\[\begin{split}\mathbf{x}^TA\mathbf{x} = \begin{bmatrix}x_1&x_2\end{bmatrix}\begin{bmatrix}4&0\\0&3\end{bmatrix}\begin{bmatrix}x_1\\x_2\end{bmatrix}\end{split}\]
\[\begin{split}= \begin{bmatrix}x_1&x_2\end{bmatrix}\begin{bmatrix}4x_1\\3x_2\end{bmatrix}\end{split}\]
\[= 4x_1^2 + 3x_2^2.\]

Example. Compute \(\mathbf{x}^TA\mathbf{x}\) for the matrix \(A = \begin{bmatrix}3&-2\\-2&7\end{bmatrix}.\)


\[\begin{split}\mathbf{x}^TA\mathbf{x} = \begin{bmatrix}x_1&x_2\end{bmatrix}\begin{bmatrix}3&-2\\-2&7\end{bmatrix}\begin{bmatrix}x_1\\x_2\end{bmatrix}\end{split}\]
\[=x_1(3x_1 - 2x_2) + x_2(-2x_1 + 7x_2)\]

Notice the simple structure: $\(a_{11} \mbox{ is multiplied by } x_1 x_1\)\( \)\(a_{12} \mbox{ is multiplied by } x_1 x_2\)\( \)\(a_{21} \mbox{ is multiplied by } x_2 x_1\)\( \)\(a_{22} \mbox{ is multiplied by } x_2 x_2\)$

We can write this concisely:

\[ \mathbf{x}^TA\mathbf{x} = \sum_{ij} a_{ij}x_i x_j \]

Example. For \(\mathbf{x}\) in \(\mathbb{R}^3\), let

\[Q(\mathbf{x}) = 5x_1^2 + 3x_2^2 + 2x_3^2 - x_1x_2 + 8x_2x_3.\]

Write this quadratic form \(Q(\mathbf{x})\) as \(\mathbf{x}^TA\mathbf{x}\).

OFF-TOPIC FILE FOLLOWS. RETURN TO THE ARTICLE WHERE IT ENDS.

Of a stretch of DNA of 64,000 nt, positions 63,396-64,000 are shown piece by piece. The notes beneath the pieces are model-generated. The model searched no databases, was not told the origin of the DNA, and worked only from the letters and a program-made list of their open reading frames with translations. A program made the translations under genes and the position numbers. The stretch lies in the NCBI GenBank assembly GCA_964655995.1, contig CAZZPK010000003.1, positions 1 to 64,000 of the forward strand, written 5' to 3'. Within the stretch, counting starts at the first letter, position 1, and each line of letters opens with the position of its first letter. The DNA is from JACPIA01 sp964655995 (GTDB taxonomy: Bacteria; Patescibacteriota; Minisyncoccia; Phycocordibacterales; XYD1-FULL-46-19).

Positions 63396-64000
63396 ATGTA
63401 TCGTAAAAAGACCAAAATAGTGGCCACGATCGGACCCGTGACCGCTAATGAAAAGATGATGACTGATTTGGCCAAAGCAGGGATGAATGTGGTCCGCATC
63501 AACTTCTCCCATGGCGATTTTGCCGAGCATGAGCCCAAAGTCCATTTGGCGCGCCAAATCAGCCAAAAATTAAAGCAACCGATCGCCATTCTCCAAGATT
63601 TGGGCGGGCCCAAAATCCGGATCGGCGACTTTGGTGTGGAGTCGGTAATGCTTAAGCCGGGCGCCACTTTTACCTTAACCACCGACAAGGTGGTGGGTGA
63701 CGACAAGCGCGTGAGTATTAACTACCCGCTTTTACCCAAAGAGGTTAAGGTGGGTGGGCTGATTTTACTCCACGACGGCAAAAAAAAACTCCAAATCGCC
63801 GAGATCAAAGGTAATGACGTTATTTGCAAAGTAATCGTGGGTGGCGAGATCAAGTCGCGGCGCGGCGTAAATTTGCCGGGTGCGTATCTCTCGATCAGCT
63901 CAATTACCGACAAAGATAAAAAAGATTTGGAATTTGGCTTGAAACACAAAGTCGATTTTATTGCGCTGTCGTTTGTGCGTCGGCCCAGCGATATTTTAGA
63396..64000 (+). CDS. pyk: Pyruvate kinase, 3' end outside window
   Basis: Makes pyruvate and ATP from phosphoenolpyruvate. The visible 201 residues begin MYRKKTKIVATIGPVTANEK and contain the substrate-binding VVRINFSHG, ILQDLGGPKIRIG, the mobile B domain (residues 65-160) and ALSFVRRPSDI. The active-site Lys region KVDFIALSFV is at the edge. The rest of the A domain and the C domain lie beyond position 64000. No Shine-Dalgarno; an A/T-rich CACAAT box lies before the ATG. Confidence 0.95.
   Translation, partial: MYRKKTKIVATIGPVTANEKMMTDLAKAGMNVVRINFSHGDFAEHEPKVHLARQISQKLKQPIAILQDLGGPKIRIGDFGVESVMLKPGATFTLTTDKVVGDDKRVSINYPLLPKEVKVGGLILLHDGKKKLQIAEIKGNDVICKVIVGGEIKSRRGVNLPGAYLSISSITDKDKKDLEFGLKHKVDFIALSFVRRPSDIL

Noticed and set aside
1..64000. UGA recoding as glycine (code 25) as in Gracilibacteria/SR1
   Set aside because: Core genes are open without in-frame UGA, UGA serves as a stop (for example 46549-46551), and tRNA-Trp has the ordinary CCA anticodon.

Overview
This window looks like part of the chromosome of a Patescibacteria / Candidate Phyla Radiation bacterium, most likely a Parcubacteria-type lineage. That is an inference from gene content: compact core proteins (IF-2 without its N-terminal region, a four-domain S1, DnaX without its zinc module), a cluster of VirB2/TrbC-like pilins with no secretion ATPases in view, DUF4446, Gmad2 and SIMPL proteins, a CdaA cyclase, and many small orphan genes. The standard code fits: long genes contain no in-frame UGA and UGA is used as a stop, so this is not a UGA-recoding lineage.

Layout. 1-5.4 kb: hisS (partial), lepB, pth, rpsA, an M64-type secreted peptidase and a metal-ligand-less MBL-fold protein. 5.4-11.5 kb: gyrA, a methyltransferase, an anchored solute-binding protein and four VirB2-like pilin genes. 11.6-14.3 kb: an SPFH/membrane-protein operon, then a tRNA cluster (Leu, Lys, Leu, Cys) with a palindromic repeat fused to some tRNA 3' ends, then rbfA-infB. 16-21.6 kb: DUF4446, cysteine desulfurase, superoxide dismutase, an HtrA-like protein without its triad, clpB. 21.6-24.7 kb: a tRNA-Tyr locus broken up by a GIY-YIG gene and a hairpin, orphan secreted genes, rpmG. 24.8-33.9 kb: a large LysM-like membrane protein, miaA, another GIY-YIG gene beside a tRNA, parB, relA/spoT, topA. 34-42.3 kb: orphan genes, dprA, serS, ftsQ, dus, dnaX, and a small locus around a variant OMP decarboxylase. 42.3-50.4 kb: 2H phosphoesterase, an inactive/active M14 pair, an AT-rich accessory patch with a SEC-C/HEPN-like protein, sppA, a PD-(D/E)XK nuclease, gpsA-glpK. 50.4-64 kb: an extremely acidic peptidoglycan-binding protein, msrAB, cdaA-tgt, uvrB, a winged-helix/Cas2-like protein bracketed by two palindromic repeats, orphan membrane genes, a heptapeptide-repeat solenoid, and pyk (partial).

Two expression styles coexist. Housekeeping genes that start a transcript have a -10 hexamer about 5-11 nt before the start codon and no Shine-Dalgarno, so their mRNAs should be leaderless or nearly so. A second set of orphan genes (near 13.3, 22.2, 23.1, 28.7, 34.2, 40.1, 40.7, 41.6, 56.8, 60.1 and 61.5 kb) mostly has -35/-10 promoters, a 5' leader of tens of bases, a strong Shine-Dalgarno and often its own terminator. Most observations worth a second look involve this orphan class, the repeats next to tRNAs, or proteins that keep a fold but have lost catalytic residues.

The coefficients of \(x_1^2, x_2^2, x_3^2\) go on the diagonal of \(A\).

Based on the previous example, we can see that the coefficient of each cross term \(x_ix_j\) is the sum of two values in symmetric positions on opposite sides of the diagonal of \(A\).

So to make \(A\) symmetric, the coefficient of \(x_ix_j\) for \(i\neq j\) must be split evenly between the \((i,j)\)- and \((j,i)\)-entries of \(A\).

You can check that

\[\begin{split}Q(\mathbf{x}) = \mathbf{x}^TA\mathbf{x} = \begin{bmatrix}x_1&x_2&x_3\end{bmatrix}\begin{bmatrix}5&-1/2&0\\-1/2&3&4\\0&4&2\end{bmatrix}\begin{bmatrix}x_1\\x_2\\x_3\end{bmatrix}\end{split}\]

Question Time! Q24.1

Classifying Quadratic Forms

Notice that \(\mathbf{x}^TA\mathbf{x}\) is a scalar.

In other words, when \(A\) is an \(n\times n\) matrix, the quadratic form \(Q(\mathbf{x}) = \mathbf{x}^TA\mathbf{x}\) is a real-valued function with domain \(\mathbb{R}^n\).

Here are four quadratic forms with domain \(\mathbb{R}^2\).

Notice that except at \(\mathbf{x}=\mathbf{0},\) the values of \(Q(\mathbf{x})\) are all positive in the first case, and all negative in the last case.

fig = ut.three_d_figure((24, 1), 'z = 3 x1^2 + 7 x2 ^2',
                        -2, 2, -2, 2, -1, 3, 
                        figsize = (7, 7), qr = qr_setting)
qf = np.array([[3., 0.],[0., 7.]])
fig.plotQF(qf, alpha = 0.7)
fig.desc['zlabel'] = 'z'
fig.set_title(r'$z = 3x_1^2 + 7x_2^2$', 'z = 3x_1^2 + 7x_2^2', size = 18)
fig = ut.three_d_figure((24, 2), 'z = 3 x1^2', 
                        -2, 2, -2, 2, -1, 3, 
                        figsize = (7, 7), qr = qr_setting)
qf = np.array([[3., 0.],[0., 0.]])
fig.plotQF(qf, alpha = 0.7)
fig.desc['zlabel'] = 'z'
fig.set_title(r'$z = 3x_1^2$', 'z = 3x_1^2', size = 18)